Abstract 417: Central PPAR-γ Activation Attenuates Angiotensin II-Induced Hypertension by Inhibiting Brain Inflammation and Renin-Angiotensin System Activity in Rats.
Upregulation of inflammation and renin-angiotensin system (RAS) activity in the brain contributes to hypertension through effects on fluid intake, vasopressin release, and sympathetic nerve activity. Peroxisome proliferator-activated receptor (PPAR)-γ, a nuclear transcription factor, is expressed in key brain areas involved in drinking, vasopressin release and cardiovascular regulation, including the paraventricular nucleus of hypothalamus (PVN). We recently reported that activation of brain PPAR-γ reduced inflammation and RAS activity in the PVN and ameliorated the peripheral manifestations of heart failure. Here we hypothesized that activation of central PPAR-γ might have beneficial effects on angiotensin II (ANG II)-induced hypertension. Spague-Dawley rats received a continuous 2 week subcutaneous infusion of ANG II (120 ng/kg/min), combined with intracerebroventricular infusion of vehicle (VEH) or the PPAR-γ agonist pioglitazone (3 nmoL/h). At 2 weeks, blood pressure (BP) had significantly (*P<0.05) increased (131±3* vs 98±3 mmHg) and the BP response to ganglionic blockade (70±4* vs 43±3 mmHg) was greater in conscious VEH-treated ANG II rats compared with normal (control) rats. Water intake (34±2* vs 25±2 mL) and plasma vasopressin following 4 hours of water restriction (20.79±2.62* vs 10.62±1.27 pg/mL) were increased. PPAR-γ mRNA in the PVN was unchanged in VEH-treated ANG II rats, compared with control rats, but PPAR-γ DNA binding activity (0.05±0.01* vs 0.09±0.01 OD450nm) was reduced and mRNA for interleukin-1β (2.76±0.22* vs 1.09±0.21 fold change), tumor necrosis factor-α (1.58±0.09* vs 1.04±0.12 fold change) and ANG II type-1 receptor (1.71±0.15* vs 1.03±0.10 fold change) was augmented. All of these findings were ameliorated (by 24-36%*) in ANG II rats treated with pioglitazone, which increased PPAR-γ mRNA and PPAR-γ DNA binding activity in the PVN (by 73-77%*). The results suggest that activating brain PPAR-γ to reduce central inflammation and RAS activity, thereby suppressing fluid intake, vasopressin release and sympathetic drive, may be a novel approach to the treatment of ANG II-dependent hypertension.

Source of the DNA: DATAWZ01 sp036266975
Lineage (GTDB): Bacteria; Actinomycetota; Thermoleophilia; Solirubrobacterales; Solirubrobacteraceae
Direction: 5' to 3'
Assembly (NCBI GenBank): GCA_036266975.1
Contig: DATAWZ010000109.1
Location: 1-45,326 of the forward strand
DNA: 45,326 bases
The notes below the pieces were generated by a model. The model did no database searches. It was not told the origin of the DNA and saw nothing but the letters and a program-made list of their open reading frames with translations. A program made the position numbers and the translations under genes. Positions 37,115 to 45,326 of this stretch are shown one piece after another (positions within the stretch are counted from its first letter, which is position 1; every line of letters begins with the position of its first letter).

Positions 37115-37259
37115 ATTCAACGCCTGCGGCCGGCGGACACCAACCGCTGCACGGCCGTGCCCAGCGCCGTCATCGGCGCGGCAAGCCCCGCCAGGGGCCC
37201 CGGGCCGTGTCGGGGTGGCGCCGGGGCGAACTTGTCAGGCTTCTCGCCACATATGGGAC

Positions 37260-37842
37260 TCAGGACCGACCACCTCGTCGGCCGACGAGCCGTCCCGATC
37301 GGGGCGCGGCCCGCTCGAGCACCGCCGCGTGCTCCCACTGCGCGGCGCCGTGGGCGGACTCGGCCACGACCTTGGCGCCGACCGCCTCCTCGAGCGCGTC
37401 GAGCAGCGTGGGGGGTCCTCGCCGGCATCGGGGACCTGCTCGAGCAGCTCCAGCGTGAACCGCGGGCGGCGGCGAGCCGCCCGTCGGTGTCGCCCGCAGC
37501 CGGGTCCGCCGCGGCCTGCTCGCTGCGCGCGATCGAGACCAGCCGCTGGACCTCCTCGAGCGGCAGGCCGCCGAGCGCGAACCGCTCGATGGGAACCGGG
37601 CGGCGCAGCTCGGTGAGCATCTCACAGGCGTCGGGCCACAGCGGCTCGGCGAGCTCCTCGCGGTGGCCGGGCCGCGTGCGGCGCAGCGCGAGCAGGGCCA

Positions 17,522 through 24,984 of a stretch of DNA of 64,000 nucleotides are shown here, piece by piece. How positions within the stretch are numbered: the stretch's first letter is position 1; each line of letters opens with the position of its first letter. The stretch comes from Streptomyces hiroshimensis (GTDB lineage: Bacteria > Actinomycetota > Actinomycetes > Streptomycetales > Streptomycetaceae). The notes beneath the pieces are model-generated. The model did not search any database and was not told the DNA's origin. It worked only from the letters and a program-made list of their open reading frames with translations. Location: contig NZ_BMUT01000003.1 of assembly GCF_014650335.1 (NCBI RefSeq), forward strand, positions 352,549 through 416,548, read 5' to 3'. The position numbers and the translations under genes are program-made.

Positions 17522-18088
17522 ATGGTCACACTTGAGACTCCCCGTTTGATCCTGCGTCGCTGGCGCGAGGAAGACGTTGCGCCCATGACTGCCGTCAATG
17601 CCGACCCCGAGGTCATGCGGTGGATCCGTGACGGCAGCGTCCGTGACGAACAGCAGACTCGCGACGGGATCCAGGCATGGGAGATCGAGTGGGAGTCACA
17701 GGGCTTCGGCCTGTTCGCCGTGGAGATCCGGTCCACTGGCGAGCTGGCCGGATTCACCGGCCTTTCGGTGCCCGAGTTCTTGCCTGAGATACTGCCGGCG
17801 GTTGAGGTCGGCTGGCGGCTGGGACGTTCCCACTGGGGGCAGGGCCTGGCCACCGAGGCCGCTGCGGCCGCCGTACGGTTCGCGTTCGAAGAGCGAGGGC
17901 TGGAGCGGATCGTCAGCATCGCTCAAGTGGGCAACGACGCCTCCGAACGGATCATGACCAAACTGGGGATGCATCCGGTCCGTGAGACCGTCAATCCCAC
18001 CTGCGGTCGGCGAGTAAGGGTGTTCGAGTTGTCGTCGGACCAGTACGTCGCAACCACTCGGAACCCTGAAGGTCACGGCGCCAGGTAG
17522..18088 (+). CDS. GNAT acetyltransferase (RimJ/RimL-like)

- © 2012 by American Heart Association, Inc.